Fuller’s pubs have teamed up with legendary chef, Brian Turner CBE, to tell the story of Fuller’s Sunday Roasts and all the touches that make them a cut above the rest. From carefully sourced ingredients to passionate people, Fuller’s pride themselves on delivering everything that makes a Sunday special and even better when you can share these moments with family and friends. That’s why they’ve introduced Share Sundays.
We caught up with Chef Brian Turner to find out more…
How did you get involved with Fuller’s pubs, and what made you choose to carry on with it?
The way I got into Fuller’s was quite easy. For 28-29 years I was the British president of the UK team of the Bocuse d’Or competition, which is a worldwide cooking competition in Leon in France. It was held every two years and then it became every year and I was the judge for the British team. And somebody managed to make a connection between Fuller’s and the Bocuse d’Or, wanting to help sponsor it. So that’s how I met the Fuller’s team. Listening to Fuller’s team, I was really enthused and excited by the way they approached their training of chefs.
From what I understood, they want to do something great as far as Chef training is concerned?
Well, the reality of course is quite simple; it is for the survival of the future of the hospitality industry, which has been amazingly good to me. And amazingly good to lots of people. And those that have taken the opportunity have actually, I believe, got a better way of life. Even if you get trained in the hospitality business. If you get trained to be a chef, and for whatever reason you need to leave the industry, it leaves you with life skills; knowing how to buy the right product from the right place at the right price, and then convert it to the right dish on a plate. And then eventually, if you leave the business, it’s a skill that you need at home.
I remember when I was at school a long, long time ago, we had domestic science, which was two hours on a Wednesday afternoon. It was a good thing to do!
It was even better in my day. I was at school in the 1950s and in those days when we got to the third year in grammar school, you had to choose a craft, a skill. For boys it was woodwork or metal work for girls needlework or cookery. I was one of the few in Yorkshire that said ‘I want to do cookery’. They said ‘no lad, you can’t do that!’. But I did. Elsie Bibby, the lady who taught cookery at the parish, after the first month would say, “Okay girls, let’s gather around Brian’s table because his is always the best”. I was hated by the girls, but loved by Elsie Bibby!
Is that when you first started cooking or were you always interested in it?
No, I was quite fortunate in that respect in that my father was conscripted and went to the Second World War and served in Belgium and he was drafted into the catering corps. When he came back he went back to his job in the Morley Co-op. It would appear, having read the history of Morley Co-operative society, that my father gained a bit of a reputation for being a bit of a whiz with the old food knowledge he picked up in the war. So he opened a transport cafe. He had four children with my mother in five years so consequently she was overworked. I was the eldest, so whenever he could my dad took me down to his cafe to get me out of my mums way! So add Elsie Bibby on top of that, I would say that’s how I really got started in the business.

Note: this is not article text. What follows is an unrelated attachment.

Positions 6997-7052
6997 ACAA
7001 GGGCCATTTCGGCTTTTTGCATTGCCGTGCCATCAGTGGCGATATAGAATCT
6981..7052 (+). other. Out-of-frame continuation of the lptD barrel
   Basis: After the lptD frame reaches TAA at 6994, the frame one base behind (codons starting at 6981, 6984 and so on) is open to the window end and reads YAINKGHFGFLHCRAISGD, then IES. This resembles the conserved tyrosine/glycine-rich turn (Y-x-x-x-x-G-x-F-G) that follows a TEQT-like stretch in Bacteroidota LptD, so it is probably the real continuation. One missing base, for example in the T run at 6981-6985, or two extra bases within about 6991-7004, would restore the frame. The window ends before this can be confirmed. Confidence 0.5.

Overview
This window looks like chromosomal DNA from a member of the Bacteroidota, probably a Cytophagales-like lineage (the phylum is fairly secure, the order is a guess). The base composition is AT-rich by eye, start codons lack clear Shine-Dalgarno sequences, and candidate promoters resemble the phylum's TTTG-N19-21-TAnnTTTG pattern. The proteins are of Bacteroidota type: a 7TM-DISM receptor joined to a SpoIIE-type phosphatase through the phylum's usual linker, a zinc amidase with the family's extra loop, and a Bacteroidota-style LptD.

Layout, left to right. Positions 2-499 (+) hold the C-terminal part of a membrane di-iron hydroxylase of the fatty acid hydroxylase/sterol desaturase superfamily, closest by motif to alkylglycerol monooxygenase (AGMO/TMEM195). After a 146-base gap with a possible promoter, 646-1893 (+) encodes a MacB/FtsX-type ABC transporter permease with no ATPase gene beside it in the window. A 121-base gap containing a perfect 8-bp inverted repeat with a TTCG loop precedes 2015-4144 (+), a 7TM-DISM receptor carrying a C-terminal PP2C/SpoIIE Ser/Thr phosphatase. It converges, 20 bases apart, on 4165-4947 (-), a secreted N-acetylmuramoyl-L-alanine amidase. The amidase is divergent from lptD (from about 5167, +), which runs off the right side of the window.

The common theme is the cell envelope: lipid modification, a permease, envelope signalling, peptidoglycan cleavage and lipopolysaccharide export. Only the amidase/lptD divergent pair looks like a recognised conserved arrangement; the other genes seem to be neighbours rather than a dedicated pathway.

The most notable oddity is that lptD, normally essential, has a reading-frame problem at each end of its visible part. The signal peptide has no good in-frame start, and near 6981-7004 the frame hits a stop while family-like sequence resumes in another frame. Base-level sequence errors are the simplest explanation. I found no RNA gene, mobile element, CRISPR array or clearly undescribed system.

So what’s your first foodie memory then?
As a young man I was in the Salvation Army; I used to play in their band. And they used to have a congress regularly where all the Salvation Armys around the area in Yorkshire would meet together and have a jolly old singsong. It was on a Sunday, but we had to eat so we had to go out. We had elders who helped. And they took us to an Italian restaurant where I ate food like I’ve never eaten before. So it was a very rare occasion and it was just so special. And we only managed to get to go there when we would do this congress.
So what was your first job when you actually did go into kitchens proper, so to speak?
Well, if we count the fact that I worked for my Dad in his transport cafe, so eventually all four of us used to go on a Saturday morning, leave my mother to have a rest at home, we would come to the café with my dad and then my dad when he closed at 11 o’clock would lock the doors from the outside. And he would say: “I’m just going to see a man about a dog”. We didn’t realise he meant The Dog and Hound pub next door! So we would then clean up the cafe and get it all ready so that Monday morning when you reopen it was bright and sparkling. For that we were rewarded; we were allowed to have one Blue Ribbon chocolate biscuit.
What other projects are you getting stuck into lately?